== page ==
Calvinist charismatics flourishing by joining head and heart religion

Reformed churches, known for their intellectual and doctrine-based approach to the faith, are also adopting charismatic practices, reports Christianity Today magazine (January/February). The mixing of Calvinism and charismatic practices is particularly evident in the new church planting networks, such as Advance, Newfrontiers, and Acts 29 (to some extent), which are active in the U.S., Britain, and other parts of the world. These churches show the free-flowing worship of charismatic Christianity as well as the expository preaching and liturgy of the Reformed tradition. For instance, Frontline Church, an Acts 29 congregation that has expanded to four locations in the Oklahoma City area, “combines structured liturgy (creeds, the Lord’s Table) with ‘planned spontaneity,’ including small groups of prayer during communion, where congregants pray for each other’s healing and offer prophetic words to one another (e.g., ‘I believe the Lord wants to say to you…’),” writes Brett McCracken.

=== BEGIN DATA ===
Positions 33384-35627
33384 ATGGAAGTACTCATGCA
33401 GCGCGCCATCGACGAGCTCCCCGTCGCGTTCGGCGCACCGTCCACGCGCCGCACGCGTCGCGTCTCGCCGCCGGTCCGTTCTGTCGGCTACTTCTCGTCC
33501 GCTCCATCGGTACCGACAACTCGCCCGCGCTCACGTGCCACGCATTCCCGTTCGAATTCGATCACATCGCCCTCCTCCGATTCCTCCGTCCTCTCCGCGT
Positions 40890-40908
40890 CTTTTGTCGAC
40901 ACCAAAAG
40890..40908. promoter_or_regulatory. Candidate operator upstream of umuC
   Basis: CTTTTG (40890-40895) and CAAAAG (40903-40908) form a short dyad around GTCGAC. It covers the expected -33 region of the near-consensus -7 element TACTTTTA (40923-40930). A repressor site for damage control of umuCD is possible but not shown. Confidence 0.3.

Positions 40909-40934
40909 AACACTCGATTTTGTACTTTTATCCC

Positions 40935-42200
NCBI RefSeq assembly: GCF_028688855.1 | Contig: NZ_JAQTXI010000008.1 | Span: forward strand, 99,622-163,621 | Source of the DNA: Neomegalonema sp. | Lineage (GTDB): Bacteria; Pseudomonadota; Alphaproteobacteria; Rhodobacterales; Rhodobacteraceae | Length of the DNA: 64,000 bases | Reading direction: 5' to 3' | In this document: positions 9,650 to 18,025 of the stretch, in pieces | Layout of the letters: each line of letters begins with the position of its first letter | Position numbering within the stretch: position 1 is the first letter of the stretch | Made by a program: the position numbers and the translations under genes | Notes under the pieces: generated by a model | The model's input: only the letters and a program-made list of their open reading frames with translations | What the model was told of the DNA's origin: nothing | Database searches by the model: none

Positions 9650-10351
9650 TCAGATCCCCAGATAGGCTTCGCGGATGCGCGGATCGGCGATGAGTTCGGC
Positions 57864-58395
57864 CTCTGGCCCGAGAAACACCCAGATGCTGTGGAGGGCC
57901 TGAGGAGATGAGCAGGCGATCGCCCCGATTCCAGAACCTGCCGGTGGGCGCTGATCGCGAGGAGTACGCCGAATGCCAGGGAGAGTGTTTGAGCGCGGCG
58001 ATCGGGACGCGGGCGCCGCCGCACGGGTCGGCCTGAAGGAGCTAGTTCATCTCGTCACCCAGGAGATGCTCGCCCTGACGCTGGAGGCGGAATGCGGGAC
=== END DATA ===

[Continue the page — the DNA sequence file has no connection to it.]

The Reformed tradition has tended to be “cessationist”—teaching that spiritual gifts such as speaking in tongues, prophesy, and healing ceased after the apostolic period of church history. Reformed apologists, such as John MacArthur, targeted charismatics as espousing false doctrine and emphasizing feelings over sound teaching. But in the early 2000s, Korean-American church planter Dihan Lee started a congregation with a Reformed-charismatic synthesis. Lee does not label his preaching Reformed, though he “preaches God’s sovereignty, covenants, and election, but also the prophetic, the gifts, and spiritual warfare.” Reformed charismatics see their teachings as particularly appealing in the global South, where Pentecostalism has spread rapidly. Oscar Merlo, former executive director of the Alberto Mottesi Evangelistic Association, one of the world’s largest Latino evangelical associations, says that the Reformed emphasis on the cross is an important corrective to the charismatic stress on prosperity and victory. The “Word and Spirit” emphasis of these churches is also finding a hearing in the secular urban centers of the U.S., where the teachings and practices of spiritual unity can break down racial and political polarization, McCracken reports.

(Christianity Today, 463 Gundersen Dr., Carol Stream, IL 60188)